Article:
Socrates comes to this discovery by exploring commendable professionals in Athens and comparing his own wisdom to their own. He attempted to find a man who held more wisdom then he and he would present him to his God to prove that he is not the wisest of man. He began by approaching a politician. The politician …show more content…
As Socrates put it “I do not suppose that either of us knows anything really beautiful of good. I am better off than he is – for he knows nothing and thinks that he know. I neither know nor think that I know.” (Jowett, 2007, p.2)
He then continues his search for an answer to the Oracle of Delphi`s credit to himself by further questioning other professionals and comes to the same conclusion. Upon approaching a poet and bringing “the most elaborate passages in their own writing” (Jowett. 2007 p.2) the poet, as Socrates explains, could not teach or explain his writing to Socrates, thus illustrating that his writings did not come from wisdom, but rather from intuition or vision. Exemplifying that Socrates was much wiser, as he did not believe to possess any wisdom.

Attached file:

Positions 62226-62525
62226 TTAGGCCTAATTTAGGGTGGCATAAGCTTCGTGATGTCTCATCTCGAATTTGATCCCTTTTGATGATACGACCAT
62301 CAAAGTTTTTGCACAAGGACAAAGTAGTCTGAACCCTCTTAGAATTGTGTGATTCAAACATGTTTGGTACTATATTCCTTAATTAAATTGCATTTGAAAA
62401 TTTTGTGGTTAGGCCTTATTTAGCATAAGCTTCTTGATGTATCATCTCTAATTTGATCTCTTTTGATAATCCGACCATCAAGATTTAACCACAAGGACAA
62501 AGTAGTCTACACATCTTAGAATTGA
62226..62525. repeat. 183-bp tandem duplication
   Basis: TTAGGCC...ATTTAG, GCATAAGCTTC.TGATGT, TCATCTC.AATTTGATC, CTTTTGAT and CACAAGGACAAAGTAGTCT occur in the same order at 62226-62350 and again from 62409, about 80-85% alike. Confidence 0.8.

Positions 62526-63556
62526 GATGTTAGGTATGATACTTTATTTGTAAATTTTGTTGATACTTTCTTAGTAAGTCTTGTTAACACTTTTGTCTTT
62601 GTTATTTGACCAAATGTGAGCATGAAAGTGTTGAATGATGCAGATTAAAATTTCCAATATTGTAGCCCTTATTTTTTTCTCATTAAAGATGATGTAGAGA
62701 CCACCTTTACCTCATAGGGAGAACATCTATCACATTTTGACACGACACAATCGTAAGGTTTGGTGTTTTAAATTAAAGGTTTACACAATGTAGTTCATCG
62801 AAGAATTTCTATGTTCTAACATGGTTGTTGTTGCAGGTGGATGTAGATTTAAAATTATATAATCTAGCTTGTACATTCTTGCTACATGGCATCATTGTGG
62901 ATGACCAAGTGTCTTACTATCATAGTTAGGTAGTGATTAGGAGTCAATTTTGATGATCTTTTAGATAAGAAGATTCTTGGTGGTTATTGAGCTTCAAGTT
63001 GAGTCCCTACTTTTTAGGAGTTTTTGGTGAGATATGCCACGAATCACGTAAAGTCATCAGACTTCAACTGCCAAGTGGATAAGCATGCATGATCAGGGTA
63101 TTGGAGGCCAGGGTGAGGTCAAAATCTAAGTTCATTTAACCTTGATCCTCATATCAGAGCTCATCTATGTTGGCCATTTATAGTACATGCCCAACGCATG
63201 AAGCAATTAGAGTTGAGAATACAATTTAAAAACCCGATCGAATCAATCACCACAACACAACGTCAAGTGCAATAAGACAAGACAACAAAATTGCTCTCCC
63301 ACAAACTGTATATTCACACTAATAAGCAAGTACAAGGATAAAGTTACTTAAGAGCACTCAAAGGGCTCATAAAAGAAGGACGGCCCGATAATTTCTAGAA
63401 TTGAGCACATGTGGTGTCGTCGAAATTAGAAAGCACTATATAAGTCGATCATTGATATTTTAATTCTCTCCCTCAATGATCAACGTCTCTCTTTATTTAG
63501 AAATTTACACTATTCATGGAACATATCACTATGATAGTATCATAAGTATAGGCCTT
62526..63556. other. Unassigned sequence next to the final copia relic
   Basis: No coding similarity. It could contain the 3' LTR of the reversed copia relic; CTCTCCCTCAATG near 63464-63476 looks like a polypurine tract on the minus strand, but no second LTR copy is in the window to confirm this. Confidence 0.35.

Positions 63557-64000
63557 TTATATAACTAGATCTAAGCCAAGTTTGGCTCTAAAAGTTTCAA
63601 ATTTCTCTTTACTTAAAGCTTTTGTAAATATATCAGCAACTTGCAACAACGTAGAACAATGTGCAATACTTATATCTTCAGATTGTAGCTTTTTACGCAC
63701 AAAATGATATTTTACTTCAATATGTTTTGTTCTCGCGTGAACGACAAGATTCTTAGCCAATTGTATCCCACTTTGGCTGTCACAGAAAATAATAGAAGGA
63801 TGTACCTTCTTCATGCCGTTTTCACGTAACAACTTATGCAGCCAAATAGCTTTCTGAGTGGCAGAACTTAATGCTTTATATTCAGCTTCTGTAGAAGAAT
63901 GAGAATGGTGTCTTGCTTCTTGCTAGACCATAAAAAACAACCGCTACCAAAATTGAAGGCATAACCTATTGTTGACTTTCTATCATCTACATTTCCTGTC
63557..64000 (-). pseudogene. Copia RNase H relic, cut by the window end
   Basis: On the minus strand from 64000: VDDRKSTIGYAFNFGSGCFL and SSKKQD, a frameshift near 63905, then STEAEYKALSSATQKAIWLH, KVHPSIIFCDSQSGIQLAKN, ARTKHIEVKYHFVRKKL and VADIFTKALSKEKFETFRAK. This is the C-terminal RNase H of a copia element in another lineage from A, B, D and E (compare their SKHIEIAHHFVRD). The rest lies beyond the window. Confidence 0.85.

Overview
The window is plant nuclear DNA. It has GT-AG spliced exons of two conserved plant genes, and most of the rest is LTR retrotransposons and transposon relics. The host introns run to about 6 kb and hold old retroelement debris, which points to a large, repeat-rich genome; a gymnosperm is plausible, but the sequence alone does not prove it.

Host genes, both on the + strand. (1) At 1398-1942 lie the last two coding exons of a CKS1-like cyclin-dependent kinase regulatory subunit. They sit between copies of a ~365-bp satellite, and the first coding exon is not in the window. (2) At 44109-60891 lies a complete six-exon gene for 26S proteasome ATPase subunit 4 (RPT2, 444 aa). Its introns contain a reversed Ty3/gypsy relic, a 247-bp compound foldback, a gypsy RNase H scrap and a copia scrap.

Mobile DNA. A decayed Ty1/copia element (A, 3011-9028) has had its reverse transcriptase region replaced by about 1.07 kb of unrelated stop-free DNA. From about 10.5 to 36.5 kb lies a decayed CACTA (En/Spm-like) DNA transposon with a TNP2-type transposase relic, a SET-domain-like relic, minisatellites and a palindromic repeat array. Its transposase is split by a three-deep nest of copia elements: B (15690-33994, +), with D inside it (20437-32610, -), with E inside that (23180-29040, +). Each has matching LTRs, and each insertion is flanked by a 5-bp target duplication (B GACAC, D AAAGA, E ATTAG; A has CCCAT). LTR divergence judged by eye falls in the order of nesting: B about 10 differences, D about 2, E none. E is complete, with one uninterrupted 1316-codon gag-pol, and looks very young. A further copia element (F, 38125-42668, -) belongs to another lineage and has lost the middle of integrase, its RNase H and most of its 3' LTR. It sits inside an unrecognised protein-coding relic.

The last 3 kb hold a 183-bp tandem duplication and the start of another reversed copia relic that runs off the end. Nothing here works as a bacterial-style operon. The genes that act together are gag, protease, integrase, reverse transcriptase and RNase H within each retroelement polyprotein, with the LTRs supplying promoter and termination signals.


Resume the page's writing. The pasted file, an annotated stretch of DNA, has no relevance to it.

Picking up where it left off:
He does the same with a craftsman, whom claimed not only to have knowledge of his own trade but of other areas of craft as well. To Socrates this showed that even though the craftsman was very good at his trade, he claimed to have further knowledge and experience in areas to which he really had little to no knowledge